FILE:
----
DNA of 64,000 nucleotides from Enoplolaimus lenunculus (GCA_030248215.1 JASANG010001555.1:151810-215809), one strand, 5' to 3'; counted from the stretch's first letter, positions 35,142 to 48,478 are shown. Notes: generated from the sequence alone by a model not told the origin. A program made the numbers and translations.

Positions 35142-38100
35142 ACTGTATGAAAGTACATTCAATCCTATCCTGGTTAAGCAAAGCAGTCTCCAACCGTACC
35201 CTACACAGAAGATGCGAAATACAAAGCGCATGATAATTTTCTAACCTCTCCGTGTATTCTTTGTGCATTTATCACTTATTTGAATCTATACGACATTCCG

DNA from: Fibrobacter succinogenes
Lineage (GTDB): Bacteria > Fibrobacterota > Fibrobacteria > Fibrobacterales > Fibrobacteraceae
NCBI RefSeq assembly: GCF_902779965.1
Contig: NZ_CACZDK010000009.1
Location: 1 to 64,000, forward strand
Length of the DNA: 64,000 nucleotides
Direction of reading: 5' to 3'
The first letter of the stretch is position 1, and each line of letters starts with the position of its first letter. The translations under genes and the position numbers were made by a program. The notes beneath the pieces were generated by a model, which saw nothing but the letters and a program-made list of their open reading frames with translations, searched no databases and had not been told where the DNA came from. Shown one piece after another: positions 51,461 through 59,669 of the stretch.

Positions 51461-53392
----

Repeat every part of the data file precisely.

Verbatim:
DNA of 64,000 nucleotides from Enoplolaimus lenunculus (GCA_030248215.1 JASANG010001555.1:151810-215809), one strand, 5' to 3'; counted from the stretch's first letter, positions 35,142 to 48,478 are shown. Notes: generated from the sequence alone by a model not told the origin. A program made the numbers and translations.

Positions 35142-38100
35142 ACTGTATGAAAGTACATTCAATCCTATCCTGGTTAAGCAAAGCAGTCTCCAACCGTACC
35201 CTACACAGAAGATGCGAAATACAAAGCGCATGATAATTTTCTAACCTCTCCGTGTATTCTTTGTGCATTTATCACTTATTTGAATCTATACGACATTCCG

DNA from: Fibrobacter succinogenes
Lineage (GTDB): Bacteria > Fibrobacterota > Fibrobacteria > Fibrobacterales > Fibrobacteraceae
NCBI RefSeq assembly: GCF_902779965.1
Contig: NZ_CACZDK010000009.1
Location: 1 to 64,000, forward strand
Length of the DNA: 64,000 nucleotides
Direction of reading: 5' to 3'
The first letter of the stretch is position 1, and each line of letters starts with the position of its first letter. The translations under genes and the position numbers were made by a program. The notes beneath the pieces were generated by a model, which saw nothing but the letters and a program-made list of their open reading frames with translations, searched no databases and had not been told where the DNA came from. Shown one piece after another: positions 51,461 through 59,669 of the stretch.

Positions 51461-53392